November 2008

I have previously extolled the virtues of soma fm.

I do so again by noting that they are encouraging a bit of soma fm t-shirt chic – or by the looks of things, perhaps t-shirt geek.

As Masnick has said more eloquently, you give away the stuff that people could take, and sell the stuff they could not.

[Hat tip to Richard Bennett for the recommendation here..] I haven’t had a chance to read through the entire thing yet, but this new study by Nemertes Research seems worthy of attention: “Internet Interrupted: Why Architectural Limitations Will Fracture the ‘Net.” From the exec sum:

In 2007, Nemertes Research conducted the first-ever study to independently model Internet and IP infrastructure (which we call “capacity”) and current and projected traffic (which we call “demand”) with the goal of evaluating how each changes over time. In that study, we concluded that if current trends were to continue, demand would outstrip capacity before 2012. Specifically, access bandwidth limitations will throttle back innovation, as users become increasingly frustrated with their ability to run sophisticated applications over primitive access infrastructure. This year, we revisit our original study, update the data and our model, and extend the study to look beyond physical bandwidth issues to assess the impact of potential logical constraints. Our conclusion? The situation is worse than originally thought!

We continue to project that capacity in the core, and connectivity and fiber layers will outpace all conceivable demand for the near future. However, demand will exceed access line capacity within the next two to four years. Even factoring in the potential impact of a global economic recession on both demand (users purchasing fewer Internet-attached devices and services) and capacity (providers slowing their investment in infrastructure) changes the impact by as little as a year (either delaying or accelerating, depending on which is assumed to have the greater effect).

This is a subject that my colleague Bret Swanson has written a great deal about, so I’m sure he’ll be commenting on this study at some point.  Even if you don’t agree with the conclusion Nemertes reaches, as Richard Bennett notes, the report is well worth reading just the background information on public and private peering, content delivery networks, and overlay networks.

Over the past year, I have been monitoring a very interesting trend with important ramifications for the future of Internet policy. State Attorneys General (AGs) — often in league with the National Center for Missing and Exploited Children (NCMEC) — have been striking a variety of “voluntary” agreements with various Internet companies that deal with child safety concerns or other online issues. These agreements require the companies involved to take various steps to alter site architecture and functionality, commit to stop certain practices, or take steps to block certain users (ex: predators; escort services) or types of content (ex: child porn; online “discrimination”) altogether.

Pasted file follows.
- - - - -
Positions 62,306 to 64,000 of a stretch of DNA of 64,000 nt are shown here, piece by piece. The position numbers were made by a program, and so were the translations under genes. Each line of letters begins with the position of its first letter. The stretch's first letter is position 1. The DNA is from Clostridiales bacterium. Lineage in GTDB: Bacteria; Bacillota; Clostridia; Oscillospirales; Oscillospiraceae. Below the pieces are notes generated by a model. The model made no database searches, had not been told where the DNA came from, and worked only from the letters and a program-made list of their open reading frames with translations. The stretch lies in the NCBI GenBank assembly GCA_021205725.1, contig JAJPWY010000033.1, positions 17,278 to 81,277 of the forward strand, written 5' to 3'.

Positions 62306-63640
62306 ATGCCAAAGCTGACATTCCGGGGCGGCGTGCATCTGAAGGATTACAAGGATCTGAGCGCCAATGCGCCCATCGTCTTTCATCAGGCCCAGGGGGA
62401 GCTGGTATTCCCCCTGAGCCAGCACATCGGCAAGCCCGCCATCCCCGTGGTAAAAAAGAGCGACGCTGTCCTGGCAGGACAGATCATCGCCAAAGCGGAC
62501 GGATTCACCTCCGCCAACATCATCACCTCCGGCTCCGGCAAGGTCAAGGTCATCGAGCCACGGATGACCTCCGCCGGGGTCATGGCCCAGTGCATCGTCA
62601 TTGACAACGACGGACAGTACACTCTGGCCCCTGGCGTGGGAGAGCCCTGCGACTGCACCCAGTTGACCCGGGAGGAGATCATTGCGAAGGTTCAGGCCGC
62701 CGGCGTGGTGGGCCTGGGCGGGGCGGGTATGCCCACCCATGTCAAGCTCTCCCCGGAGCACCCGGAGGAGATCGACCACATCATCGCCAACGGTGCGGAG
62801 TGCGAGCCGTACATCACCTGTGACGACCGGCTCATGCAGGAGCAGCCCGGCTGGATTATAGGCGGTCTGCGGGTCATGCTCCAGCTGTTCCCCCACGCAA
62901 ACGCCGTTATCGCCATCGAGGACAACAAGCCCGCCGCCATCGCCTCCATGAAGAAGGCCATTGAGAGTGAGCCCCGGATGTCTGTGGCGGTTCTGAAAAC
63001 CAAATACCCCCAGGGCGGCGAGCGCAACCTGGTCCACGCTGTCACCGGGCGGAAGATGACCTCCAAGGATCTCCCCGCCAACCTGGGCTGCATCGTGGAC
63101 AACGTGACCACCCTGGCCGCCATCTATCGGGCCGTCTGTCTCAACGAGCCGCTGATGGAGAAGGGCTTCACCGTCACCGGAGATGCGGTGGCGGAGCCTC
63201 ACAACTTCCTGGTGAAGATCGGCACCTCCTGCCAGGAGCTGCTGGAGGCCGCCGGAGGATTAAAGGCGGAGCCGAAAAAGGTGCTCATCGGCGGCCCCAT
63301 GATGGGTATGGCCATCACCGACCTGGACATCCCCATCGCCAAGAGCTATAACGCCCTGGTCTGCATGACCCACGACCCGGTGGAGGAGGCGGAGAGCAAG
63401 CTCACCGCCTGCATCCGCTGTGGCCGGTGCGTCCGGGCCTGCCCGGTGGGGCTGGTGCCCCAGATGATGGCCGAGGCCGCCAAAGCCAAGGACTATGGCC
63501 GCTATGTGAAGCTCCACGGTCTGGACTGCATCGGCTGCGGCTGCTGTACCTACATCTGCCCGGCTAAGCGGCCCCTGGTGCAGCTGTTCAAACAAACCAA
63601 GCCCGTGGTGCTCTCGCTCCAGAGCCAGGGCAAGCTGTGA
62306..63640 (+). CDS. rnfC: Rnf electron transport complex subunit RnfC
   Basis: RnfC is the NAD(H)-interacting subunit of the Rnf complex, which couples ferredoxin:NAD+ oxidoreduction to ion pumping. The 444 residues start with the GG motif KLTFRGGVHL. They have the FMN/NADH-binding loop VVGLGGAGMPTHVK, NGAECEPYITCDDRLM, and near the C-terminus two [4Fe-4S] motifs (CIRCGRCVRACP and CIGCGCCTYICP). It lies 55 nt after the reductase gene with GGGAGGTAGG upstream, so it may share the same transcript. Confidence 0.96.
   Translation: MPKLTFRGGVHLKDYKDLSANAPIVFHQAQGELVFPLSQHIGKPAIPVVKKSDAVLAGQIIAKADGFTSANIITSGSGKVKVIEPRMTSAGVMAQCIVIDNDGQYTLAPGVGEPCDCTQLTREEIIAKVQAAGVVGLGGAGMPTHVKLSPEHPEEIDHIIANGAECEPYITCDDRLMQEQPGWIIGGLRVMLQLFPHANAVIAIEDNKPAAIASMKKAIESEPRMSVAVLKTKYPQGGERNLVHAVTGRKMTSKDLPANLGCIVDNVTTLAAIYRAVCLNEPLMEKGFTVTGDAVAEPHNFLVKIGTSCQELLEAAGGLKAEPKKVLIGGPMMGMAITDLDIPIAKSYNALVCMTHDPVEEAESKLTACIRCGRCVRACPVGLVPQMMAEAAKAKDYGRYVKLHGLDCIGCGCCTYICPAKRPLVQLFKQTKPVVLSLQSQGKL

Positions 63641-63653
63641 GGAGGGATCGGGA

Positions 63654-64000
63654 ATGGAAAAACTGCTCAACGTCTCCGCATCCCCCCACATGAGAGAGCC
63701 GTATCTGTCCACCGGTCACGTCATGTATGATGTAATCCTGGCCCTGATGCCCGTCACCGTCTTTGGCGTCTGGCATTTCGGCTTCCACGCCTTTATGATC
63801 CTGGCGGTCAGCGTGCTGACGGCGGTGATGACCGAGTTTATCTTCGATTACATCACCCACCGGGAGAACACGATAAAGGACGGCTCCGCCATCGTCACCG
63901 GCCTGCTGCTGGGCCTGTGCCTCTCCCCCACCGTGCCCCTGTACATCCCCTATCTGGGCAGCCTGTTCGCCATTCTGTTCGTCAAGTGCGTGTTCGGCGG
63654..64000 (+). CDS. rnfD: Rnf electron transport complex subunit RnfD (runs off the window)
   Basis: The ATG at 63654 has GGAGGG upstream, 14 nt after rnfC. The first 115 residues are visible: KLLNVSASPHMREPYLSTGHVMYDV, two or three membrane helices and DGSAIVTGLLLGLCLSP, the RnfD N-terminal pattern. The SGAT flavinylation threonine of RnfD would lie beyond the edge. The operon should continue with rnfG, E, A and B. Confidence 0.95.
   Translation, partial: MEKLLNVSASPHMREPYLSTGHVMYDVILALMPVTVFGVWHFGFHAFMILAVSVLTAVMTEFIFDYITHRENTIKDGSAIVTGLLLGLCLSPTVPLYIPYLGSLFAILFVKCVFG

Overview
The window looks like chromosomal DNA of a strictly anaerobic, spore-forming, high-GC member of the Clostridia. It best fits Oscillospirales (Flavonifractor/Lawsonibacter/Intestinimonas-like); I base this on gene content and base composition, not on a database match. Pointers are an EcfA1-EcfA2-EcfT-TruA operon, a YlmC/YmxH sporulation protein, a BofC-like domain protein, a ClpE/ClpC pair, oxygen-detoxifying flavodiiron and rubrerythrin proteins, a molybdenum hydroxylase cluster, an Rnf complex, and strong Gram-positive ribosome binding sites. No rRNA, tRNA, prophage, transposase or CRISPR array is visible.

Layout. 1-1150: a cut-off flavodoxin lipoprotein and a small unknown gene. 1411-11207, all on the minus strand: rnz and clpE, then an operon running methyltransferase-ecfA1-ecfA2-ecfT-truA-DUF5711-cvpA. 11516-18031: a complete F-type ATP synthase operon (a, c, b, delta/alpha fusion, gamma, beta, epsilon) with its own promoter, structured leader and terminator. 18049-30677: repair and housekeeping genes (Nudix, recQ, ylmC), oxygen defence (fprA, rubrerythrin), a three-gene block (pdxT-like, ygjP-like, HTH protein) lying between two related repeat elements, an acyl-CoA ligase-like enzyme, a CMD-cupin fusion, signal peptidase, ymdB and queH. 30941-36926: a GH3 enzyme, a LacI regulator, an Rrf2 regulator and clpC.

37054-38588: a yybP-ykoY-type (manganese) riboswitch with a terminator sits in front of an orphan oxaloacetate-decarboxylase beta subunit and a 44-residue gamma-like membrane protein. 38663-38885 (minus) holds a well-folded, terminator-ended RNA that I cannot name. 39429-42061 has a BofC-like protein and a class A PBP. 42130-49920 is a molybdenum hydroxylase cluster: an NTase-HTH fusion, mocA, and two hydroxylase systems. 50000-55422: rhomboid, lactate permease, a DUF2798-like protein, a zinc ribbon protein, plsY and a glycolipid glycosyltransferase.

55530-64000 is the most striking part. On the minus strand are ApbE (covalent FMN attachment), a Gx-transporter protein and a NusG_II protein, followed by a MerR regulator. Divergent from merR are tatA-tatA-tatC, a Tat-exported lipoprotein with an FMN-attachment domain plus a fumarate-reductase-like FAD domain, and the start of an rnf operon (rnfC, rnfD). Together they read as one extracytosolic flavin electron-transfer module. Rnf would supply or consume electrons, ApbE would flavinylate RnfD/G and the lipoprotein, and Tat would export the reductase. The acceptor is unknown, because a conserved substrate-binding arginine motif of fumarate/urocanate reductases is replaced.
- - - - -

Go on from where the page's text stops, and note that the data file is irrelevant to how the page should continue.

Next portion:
To begin, let me be very clear about one thing: Some of these activities or types of content warrant a law enforcement response. That is certainly the case with child pornography or predation, for example. However, as I will note down below, there is a legitimate question about whether state officials and a non-profit private organization should be crafting legal or regulatory policies to address such concerns for a global medium like the Internet. Regardless, these agreements are creating a new layer of Internet regulation (almost extra-legal in character) that is worthy of exploration.

First, let me itemize some of these recent “voluntary” agreements between Internet companies and the AGs and/or NCMEC:

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Scrap E-Verify

by on November 24, 2008 · 9 comments

The 111th Congress and the new Obama administration should scrap “E-Verify.” The federal government’s inchoate immigration background check system is the culmination of 20 years’ failure to create a tolerable “internal enforcement” program for U.S. immigration law. Rather than building on past failure, the new Congress and president should pull the plug on E-Verify and reform immigration law so that it aligns with the nation’s economic need for labor.

More here.

How about nothing.

My Cato colleague Gene Healy has a book out that is essential reading for people who think that all things turn on the presidency. The folks at the Family Online Safety Institute should read The Cult of the Presidency: America’s Dangerous Devotion to Executive Power.

Because the subject line of the email they sent me promoting their “Safe at Any Speed” conference about online safety is: “What Will the Obama Administration Do . . . ?”

Please: Nothing, nothing, nothing. It is, and shall forever be, the responsibility of parents to raise their children, including by guiding kids’ access to and use of the online world. Adam pointed you last week to a report that appears to do a good job of keeping things in perspective.